September 09, 2007

Philosophical Progress (Bryan Frances)

Intelligent, smart-assed, freshman will often say, in class, that philosophy never settles anything or answers any questions. This is a good challenge, I think. I tell them that it’s easy to prove that there is tremendous philosophical progress. Moreover, I claim that they will experience it for themselves over the next fortnight, for that is all the time it takes for the proof.

I start my freshman course by going over epistemological concepts. After several centuries of experience, I know that in their minds ‘knowledge’, ‘belief’, ‘evidence’, ‘justified’, ‘true’ and related concepts form one big messy conceptual structure. They form one big blob. After two weeks, the blob has taken form: there are now several blobs, and they have some idea how the blobs may be related. It’s as though things are starting to come into focus; there are many more pixels per square inch. I don’t care what anyone else says: this is genuine and personally significant philosophical progress.

I tell them about John Madden. He was the head couch of the Oakland Raiders football (American) team for many years. Then he became a “color” commentator. He started out using terms like ‘force’, ‘momentum’, and ‘energy’ pretty much as synonyms. Then some incredibly geeky physics types wrote him letters and tried to straighten him out on how those are different concepts and are related in certain interesting ways. (This was back when I actually watched TV, especially sports.) He tried to mend his ways, presenting his new understanding on the air like a brave soul.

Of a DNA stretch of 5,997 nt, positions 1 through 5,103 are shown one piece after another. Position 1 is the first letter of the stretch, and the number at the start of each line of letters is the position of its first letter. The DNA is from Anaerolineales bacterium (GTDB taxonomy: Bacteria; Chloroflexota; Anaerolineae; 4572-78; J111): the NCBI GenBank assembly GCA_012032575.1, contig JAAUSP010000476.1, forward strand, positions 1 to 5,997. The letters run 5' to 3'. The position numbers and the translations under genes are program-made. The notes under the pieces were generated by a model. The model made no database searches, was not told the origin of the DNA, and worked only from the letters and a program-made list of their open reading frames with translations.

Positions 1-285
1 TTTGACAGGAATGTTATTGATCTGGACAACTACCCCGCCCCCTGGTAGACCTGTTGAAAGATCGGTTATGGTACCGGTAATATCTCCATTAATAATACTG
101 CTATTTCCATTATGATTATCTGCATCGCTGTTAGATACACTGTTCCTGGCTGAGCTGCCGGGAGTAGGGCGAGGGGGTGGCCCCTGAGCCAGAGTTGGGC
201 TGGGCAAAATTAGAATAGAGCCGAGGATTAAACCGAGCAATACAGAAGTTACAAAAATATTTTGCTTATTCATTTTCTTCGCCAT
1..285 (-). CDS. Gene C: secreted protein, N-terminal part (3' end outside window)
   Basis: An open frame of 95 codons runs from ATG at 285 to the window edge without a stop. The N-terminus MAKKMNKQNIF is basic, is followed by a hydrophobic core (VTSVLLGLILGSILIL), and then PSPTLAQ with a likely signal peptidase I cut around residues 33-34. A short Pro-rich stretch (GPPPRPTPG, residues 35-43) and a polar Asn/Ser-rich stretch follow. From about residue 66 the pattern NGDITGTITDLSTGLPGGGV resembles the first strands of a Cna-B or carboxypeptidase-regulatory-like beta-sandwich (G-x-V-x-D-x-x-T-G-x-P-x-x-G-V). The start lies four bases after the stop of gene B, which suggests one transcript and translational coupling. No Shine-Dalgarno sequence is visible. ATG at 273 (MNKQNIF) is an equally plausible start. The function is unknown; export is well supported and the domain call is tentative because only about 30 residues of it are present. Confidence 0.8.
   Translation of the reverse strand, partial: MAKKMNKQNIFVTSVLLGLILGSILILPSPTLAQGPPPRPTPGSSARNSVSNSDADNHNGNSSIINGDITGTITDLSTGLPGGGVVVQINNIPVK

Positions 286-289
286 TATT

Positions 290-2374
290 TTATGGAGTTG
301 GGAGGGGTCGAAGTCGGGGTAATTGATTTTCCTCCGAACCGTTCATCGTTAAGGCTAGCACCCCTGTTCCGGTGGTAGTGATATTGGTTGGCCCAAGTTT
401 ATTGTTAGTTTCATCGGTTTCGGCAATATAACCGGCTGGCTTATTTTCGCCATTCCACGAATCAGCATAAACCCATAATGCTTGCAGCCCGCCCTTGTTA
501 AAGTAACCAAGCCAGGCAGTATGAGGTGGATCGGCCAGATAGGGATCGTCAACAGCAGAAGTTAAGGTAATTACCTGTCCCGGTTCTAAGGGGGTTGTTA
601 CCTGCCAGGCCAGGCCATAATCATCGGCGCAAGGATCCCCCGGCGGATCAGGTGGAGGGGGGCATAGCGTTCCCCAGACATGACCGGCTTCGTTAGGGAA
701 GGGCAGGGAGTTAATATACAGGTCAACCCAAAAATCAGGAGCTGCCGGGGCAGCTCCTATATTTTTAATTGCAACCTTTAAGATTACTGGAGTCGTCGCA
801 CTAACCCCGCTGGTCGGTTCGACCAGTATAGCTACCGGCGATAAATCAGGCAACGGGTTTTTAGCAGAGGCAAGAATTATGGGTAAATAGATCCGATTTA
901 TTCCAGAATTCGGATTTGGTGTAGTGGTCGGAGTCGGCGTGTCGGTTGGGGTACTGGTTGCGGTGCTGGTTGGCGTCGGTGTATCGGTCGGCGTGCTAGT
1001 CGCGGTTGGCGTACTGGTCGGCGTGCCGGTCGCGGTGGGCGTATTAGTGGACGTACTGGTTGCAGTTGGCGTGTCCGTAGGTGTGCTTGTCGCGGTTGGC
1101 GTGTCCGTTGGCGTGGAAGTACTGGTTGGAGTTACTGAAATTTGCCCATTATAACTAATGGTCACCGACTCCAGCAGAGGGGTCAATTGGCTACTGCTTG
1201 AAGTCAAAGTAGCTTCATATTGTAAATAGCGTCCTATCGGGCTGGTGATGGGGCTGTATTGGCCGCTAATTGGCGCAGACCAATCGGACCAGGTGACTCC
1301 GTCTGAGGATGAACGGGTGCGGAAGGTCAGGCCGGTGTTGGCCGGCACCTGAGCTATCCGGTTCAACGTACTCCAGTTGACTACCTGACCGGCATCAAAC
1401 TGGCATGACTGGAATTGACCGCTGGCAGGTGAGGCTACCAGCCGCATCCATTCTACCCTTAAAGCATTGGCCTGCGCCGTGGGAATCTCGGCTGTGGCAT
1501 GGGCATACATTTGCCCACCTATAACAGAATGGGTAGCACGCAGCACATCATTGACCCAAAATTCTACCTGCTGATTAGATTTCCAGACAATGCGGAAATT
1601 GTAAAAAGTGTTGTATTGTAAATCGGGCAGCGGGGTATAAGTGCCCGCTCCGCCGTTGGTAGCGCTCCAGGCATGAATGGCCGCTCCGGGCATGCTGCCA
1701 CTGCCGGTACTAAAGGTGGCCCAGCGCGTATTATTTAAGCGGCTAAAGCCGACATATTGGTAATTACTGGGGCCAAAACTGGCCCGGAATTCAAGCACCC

Something similar happens in students in a philosophy course. I don’t care what anyone else says: this is genuine and personally significant philosophical progress.

I remember talking with Adam Pautz when he was an undergraduate at Minnesota (he’s now an excellent philosopher at Texas). I was a graduate student and he wanted to diss David Lewis a bit. He accosted me in the hallway and started to talk about the feebleness of David Lewis’s system of laws, counterfactuals, possibilia, etc. I was blown away of course; how can an undergraduate at Minnesota be so fucking smart and well read? I tried to defend Lewis by saying that he had the virtue of showing how many seemingly disparate concepts are really related in fascinating ways. If I remember right, Adam thought this was an interesting response.

There are other forms of philosophical progress. For one thing, there are good questions that only philosophical reflection reveals. Who would have thought of the all the good questions regarding truth, vagueness, and material constitution without the liar, sorities, tibbles, and statue-clay paradoxes? In these cases philosophy reveals problems that science and other intellectual pursuits miss entirely.

I personally think that these forms of progress are tremendously valuable. But what other forms of philosophical progress are there? Maybe things of the form: if you buy into theses X, Y, and Z, then the arguments and evidence say you should also accept theses A and B.

But is there more than this?

1 comment:

Enigman said...

...but as those five words (knowledge etc.) come into sharper focus, what happens to their applications? (e.g. philosophers could defend almost anything, and so we may have a choice between scepticism and a coherent set of beliefs that we already liked... not to mention how "true" becomes possibly "coherent" etc.:)